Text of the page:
Edward Kennedy “Duke” Ellington (1899-1974) was a composer and band leader whose sound virtually defined the Harlem Renaissance during his tenure at the famed Cotton Club.  Melancholia (1959) is the piece chosen here, again a nice little discovery.

Roy Harris (1898-1979) was, like Copland, a populist but the Oklahoma born composer studied Native American music as well as American folk songs.  His American Ballads (1946) was included on Downes’ American Ballads album.  Here she includes an unpublished work from a projected (but never finished) American Ballads Volume II.  This piece is a setting of the spiritual, “Lil Boy Named David”.

The album concludes with one of the ultimate hopeful dreamer songs, Harold Arlen’s (1905-1986) Over the Rainbow (1939) from his score for The Wizard of Oz (1939).  The adolescent yearning of Dorothy for something better than her dust bowl farm life touched a chord in many over the years and it is a fitting conclusion to this beautiful and hopeful collection.

As mentioned earlier the insightful liner notes by Lara Downes complement this production and tactfully position its politics.  She shares a personal journey that is as American as the proverbial apple pie.  The album is dedicated to the artist’s ancestors in recognition of their struggles as well as to her children in hopes that dreams for a better future can become their reality.

This beautiful sound of this album is the result of work of Producer Dan Merceruio and Executive Producer Collin J. Rae along with Daniel Shores and David Angell.  The lovely photography is by Rik Keller and as with the previous release Skylark: Crossing Over (reviewed here) the graphic design by Caleb Nei deserves special mention for its ability to truly complement this disc.

It is scheduled for release on October 28, 2016.

 

 

 

 

 

 

 

 

A shamanic effort to raise consciousness and further socially progressive ideas.

The Anniversary That (almost) Everyone Missed: Bill Doggett (1916-1996), Wizard of the Hammond Organ


doggettcombo1956

Bill Doggett with his combo (getty images)

William Ballard Doggett, better known as Bill Doggett was born in Philadelphia in 1916 and was introduced to music by his church pianist mother.  He played in a combo while still in high school and went on to work with a plethora of stars in rock, jazz, rhythm and blues amassing a string of hits but, sadly, seems to have barely been noticed on this the 100th anniversary of his birth.  Where is NPR at a time like this?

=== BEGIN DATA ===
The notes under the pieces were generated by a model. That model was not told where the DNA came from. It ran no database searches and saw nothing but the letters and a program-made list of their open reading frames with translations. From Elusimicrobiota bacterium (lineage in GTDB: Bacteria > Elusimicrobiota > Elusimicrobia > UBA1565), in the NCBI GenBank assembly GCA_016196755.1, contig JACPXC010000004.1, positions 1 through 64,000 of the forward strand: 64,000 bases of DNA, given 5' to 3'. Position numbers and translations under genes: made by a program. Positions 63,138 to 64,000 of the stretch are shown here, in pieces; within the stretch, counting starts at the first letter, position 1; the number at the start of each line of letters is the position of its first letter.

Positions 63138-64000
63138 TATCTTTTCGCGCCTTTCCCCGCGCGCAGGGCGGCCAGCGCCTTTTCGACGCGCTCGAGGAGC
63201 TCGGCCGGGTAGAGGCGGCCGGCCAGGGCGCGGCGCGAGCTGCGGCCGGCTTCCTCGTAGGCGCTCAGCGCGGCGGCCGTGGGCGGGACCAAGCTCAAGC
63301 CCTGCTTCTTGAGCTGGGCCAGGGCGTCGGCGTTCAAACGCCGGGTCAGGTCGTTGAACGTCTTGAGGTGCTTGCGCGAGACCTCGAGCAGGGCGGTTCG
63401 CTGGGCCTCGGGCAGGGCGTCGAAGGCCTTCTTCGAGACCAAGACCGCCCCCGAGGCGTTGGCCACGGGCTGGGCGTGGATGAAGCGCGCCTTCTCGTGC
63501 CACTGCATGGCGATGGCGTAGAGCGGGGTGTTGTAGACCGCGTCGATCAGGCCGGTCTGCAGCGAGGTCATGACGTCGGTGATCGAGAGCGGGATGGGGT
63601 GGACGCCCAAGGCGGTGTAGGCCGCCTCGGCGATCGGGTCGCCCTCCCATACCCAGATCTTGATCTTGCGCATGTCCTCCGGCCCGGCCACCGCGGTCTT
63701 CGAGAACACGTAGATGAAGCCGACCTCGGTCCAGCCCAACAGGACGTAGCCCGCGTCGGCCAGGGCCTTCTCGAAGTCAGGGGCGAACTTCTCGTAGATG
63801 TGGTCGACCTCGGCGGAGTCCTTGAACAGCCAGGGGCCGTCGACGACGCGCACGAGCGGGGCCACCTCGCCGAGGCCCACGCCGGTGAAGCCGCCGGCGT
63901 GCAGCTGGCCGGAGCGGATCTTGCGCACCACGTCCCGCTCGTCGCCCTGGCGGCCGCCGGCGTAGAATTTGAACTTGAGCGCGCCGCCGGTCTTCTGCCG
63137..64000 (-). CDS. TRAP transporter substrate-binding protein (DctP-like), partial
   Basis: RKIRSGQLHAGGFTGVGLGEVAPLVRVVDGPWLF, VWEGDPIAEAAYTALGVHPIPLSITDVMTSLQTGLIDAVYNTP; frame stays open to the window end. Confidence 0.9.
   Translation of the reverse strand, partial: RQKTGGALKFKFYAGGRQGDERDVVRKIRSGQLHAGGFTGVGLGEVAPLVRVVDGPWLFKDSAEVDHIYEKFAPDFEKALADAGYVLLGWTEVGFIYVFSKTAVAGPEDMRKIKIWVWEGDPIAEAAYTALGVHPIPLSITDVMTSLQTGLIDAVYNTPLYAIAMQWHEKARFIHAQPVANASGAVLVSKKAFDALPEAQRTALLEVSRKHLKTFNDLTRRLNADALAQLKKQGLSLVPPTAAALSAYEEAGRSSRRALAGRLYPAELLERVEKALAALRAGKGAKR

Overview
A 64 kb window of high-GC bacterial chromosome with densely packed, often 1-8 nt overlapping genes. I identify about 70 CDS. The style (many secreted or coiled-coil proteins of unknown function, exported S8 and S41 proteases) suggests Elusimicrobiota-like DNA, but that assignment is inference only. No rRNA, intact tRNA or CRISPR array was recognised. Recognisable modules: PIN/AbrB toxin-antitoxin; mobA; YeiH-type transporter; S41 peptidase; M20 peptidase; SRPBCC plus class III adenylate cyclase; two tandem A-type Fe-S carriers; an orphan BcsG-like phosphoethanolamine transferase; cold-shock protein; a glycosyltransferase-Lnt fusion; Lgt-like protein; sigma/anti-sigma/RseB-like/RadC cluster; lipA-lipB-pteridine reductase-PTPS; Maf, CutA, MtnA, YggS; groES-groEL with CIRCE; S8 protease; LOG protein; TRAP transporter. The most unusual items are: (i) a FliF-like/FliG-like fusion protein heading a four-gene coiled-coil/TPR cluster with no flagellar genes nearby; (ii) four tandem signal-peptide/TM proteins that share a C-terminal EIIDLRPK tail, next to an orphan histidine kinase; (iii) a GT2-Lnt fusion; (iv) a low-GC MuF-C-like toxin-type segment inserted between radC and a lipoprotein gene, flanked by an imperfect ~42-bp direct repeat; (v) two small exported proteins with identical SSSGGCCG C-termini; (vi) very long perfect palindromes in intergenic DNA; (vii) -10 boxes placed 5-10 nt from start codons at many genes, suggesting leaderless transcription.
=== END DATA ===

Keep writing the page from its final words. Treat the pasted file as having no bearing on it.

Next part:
Well, all is not lost.  Fortunately his nephew and namesake Bill Doggett is doing justice to the memory of this important American musician.  This younger Doggett is an archivist, lecturer, curator, strategic marketer, photographer, filmmaker, and arts advocate (his website is well worth your time).  I am hardly as well prepared to provide more than an overview of this musician’s work but I feel obliged to do my small part in recognizing this man’s work.

doggettposter

Promotional poster for the September 28, 2016 centennial celebration curated by nephew and namesake, Bill Doggett.

Doggett’s list of chart singles:

  • “Be-Baba-Leba” (vocal by Helen Humes) (Philo/Aladdin 106) 1945 (#3 R&B)
  • “Moon Dust” 1953 (#18 R&B)
  • “Early Bird” 1953 (#21 R&B)
  • “No More In Life” 1953 (#20 R&B)
  • “High Heels” 1954 (#15 R&B)
  • “Honky Tonk, Part 1″/”Honky Tonk, Part 2” (King 4950) 1956 (#1(14) R&B/#2(3) Pop)
  • “Slow Walk” (King 5000) 1956 (#4 R&B/#19 Pop)
  • “Ram-Bunk-Shush” (King 5020) 1957 (#4 R&B)
  • “Soft” 1957 (#11 R&B)
  • “Leaps And Bounds, Part 1″/”Leaps And Bounds, Part 2” (King 5101) 1958 (#13 R&B)
  • “Blip Blop” 1958 (#11 R&B)
  • “Hold It!” (King 5149) 1958 (#3 R&B)
  • “Rainbow Riot, Part 1″/”Rainbow Riot, Part 2” (King 5159) 1959 (#15 R&B)
  • “Monster Party” (King 5176) 1959 (#27 R&B)
  • “Yocky Dock, Part 1″/”Yocky Dock, Part 2” (King 5256) 1959 (#30 R&B)
  • “Honky Tonk, Part 2” 1961 (#21 R&B)

 

  • doggetthonky

    Doggett’s best known work.

While his last chart hit was 1961 his collaborations with  Lucky MillinderFrank FairfaxJimmy Mundythe Ink SpotsLouis JordanJohnny Otis, Wynonie Harris, Ella Fitzgerald, Louis Armstrong, Count Basie,  Lionel HamptonRed Holloway, Clifford Scott, Percy France, David “Bubba” Brooks, Clifford Davis, and Floyd “Candy” Johnson; guitarists Floyd Smith, Billy Butler, Sam Lackey and Pete Mayes; and singers Edwin Starr, Toni Williams and Betty Saint-Clair attest to the scope of his work.  Doggett continued to play and arrange until his death from a heart attack in New York in 1996 at the age of 80.

bill_doggett

Bill Doggett photographed in France in 1980 by Lionel Decoster (from Wikipedia article)

The Hammond Organ is known for being the workhorse of modern classical as well as rock, rhythm and blues and jazz.  It was Bill Doggett who became one of the early masters of this (then new) electronic instrument.  While he was also a highly competent pianist, it was with the Hammond Organ that he had his greatest success. There is little doubt that his playing has influenced subsequent musicians who took on this instrument.

Here’s hoping that astute musicians and producers will take on the task of recognizing the work of the late great Bill Doggett.  Toward that end here, from Wikipedia, is a discography of his work:

10 inch LPs

  • Bill Doggett: His Organ And Combo, Volume 1 King 295-82 (1954)
  • Bill Doggett: His Organ And Combo, Volume 2 King 295-83 (1954)